Frog of the Week

Green and Golden Bell Frog (Litoria aurea)

photo by LiquidGhoul

Common Name: Green and Golden Bell Frog
Scientific Name: Litoria aurea
Family: Hylidae – True Frog family
Locations: Australia
Introduced Locations: New Caledonia, New Zealand, and Vanuatu
Male Size: 2.2 – 2.7 inches (57 – 69 mm)
Female Size: 2.5 – 4.2 inches (65 – 108 mm)

While the Green and Golden Bell Frog is a member of the tree frog family, they are a semi-aquatic species of frog. They like to perch on vegetation around water. The frogs breed during summer time from October through March. Reproduction is pretty standard for these fellas. The males will call from the water and the female will select a mate. Then the male will grasp her from behind in the amplexus position and she will lay her eggs. The female frog lays between 3 – 10 thousand eggs. The male will then fertilize the eggs. Neither parent provides any care for their offspring.

The Green and Golden Bell Frog is naturally found along the southeastern coast of Australia but has expanded its range to other Pacific Islands including New Zealand. In New Zealand, they are found on the northern half of North Island. It’s hard to tell if these frogs are causing any problems in these new habitats.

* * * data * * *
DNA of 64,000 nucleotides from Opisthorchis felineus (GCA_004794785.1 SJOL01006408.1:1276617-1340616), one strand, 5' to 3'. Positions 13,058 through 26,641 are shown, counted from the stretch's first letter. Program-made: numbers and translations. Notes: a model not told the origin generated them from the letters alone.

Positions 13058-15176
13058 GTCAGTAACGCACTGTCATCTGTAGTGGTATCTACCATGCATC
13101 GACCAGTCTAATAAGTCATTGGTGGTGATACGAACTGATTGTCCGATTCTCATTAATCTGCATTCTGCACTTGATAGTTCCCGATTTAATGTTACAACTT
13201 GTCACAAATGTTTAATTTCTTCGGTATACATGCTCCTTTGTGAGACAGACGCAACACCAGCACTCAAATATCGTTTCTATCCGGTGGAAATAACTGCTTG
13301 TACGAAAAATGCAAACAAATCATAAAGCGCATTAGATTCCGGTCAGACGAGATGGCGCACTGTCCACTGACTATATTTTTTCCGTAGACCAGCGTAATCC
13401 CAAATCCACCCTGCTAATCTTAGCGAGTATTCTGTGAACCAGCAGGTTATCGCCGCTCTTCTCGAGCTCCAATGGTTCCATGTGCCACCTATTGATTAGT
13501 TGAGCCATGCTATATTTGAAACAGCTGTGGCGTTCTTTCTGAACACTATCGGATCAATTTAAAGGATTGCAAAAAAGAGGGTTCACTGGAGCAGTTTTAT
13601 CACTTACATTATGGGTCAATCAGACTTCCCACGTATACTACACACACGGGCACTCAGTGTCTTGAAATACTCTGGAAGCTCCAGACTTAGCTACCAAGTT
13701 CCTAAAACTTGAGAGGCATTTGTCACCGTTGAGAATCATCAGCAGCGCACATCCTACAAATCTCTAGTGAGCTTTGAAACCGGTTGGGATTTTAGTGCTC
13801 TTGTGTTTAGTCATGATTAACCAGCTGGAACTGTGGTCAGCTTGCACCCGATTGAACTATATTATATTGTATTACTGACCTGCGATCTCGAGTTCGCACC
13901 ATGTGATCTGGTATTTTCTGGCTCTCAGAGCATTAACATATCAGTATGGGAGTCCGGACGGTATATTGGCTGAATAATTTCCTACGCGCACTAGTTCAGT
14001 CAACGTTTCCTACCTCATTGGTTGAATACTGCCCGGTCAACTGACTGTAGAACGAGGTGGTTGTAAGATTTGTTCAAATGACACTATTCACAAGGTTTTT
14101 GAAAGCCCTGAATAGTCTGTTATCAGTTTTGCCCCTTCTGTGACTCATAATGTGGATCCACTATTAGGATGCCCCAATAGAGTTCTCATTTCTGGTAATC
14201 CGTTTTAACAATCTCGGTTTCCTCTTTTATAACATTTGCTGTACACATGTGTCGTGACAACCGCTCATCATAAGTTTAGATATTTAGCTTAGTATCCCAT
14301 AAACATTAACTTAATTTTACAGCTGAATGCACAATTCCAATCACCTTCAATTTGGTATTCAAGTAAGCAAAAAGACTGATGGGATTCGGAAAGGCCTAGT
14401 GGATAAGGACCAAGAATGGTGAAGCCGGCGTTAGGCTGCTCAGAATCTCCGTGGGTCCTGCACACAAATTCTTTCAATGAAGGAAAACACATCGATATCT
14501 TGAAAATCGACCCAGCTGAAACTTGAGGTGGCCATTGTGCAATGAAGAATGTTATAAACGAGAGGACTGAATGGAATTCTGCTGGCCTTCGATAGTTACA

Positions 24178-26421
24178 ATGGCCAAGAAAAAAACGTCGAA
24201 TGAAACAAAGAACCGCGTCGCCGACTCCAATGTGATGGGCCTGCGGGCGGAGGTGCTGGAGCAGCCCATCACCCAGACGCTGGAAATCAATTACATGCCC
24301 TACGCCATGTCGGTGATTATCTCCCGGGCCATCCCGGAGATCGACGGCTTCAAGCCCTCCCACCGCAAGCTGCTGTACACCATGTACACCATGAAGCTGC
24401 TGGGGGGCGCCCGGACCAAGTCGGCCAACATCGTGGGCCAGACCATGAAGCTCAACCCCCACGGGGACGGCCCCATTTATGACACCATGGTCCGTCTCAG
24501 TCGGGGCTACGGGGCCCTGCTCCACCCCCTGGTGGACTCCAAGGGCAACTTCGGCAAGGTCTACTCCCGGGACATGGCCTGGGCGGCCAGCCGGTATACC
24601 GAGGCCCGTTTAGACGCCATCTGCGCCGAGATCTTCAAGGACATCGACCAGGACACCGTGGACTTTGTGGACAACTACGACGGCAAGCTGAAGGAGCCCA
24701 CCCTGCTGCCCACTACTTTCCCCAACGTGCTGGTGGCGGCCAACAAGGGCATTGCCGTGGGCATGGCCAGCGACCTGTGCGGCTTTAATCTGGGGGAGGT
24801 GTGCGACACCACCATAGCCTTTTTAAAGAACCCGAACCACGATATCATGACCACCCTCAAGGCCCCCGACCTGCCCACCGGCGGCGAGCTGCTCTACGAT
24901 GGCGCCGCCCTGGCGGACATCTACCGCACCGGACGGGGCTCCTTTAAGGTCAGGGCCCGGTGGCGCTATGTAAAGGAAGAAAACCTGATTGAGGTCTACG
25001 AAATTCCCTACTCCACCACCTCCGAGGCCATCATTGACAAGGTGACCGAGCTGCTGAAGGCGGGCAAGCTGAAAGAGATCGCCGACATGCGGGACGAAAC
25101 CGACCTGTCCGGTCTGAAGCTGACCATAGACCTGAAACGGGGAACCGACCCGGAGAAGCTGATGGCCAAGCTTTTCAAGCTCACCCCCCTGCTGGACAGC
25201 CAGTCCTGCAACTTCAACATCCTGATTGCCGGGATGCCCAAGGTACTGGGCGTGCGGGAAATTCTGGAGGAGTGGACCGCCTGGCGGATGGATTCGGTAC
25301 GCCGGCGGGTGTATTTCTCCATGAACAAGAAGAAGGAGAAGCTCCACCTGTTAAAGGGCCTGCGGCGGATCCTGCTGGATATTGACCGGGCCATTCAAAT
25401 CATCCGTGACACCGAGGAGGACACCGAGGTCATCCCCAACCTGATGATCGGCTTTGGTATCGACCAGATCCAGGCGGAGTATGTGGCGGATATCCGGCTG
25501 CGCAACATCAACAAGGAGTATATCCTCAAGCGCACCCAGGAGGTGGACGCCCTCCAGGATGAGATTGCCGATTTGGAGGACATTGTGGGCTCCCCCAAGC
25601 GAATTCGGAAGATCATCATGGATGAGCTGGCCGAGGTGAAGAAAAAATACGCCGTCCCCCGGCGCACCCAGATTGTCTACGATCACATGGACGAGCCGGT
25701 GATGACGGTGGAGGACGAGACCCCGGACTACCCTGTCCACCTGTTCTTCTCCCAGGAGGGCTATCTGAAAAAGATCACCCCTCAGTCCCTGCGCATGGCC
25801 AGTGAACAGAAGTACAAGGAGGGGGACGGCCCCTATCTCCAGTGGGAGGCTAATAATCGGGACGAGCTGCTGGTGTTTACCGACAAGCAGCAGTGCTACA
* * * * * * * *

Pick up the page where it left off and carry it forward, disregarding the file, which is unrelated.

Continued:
The Green and Golden Bell Frog is listed as Vulnerable by the International Union for the Conservation of Nature (IUCN) Red List. The frogs face a variety of threats. The wetlands that the frogs live in are being drained to make room for more houses. The Mosquito Fish (Gambusia holbrooki) has been introduced to the wetlands as well to control mosquito populations. Sadly, these fish also feed on tadpoles of frogs. Also Red Foxes (Vulpes vulpes) has been introduced to Australia and they can feed on adult frogs. Chytrid Fungus, a deadly fungal pathogen that is devasting frog populations around the world, has been found in the frogs. This is likely causing some declines in the species.


Australian Green Tree Frog (Litoria caerulea)

Australian Green Tree Frog
photo by Frank Teigler

Common Name: Australian Green Tree Frog, White’s Tree Frog
Scientific Name: Litoria caerulea
Family: Hylidae – Tree Frog family
Locations: Australia, Indonesia, and Papua New Guinea
Introduced Location: United States – Florida
Size: 4 inches (10 cm)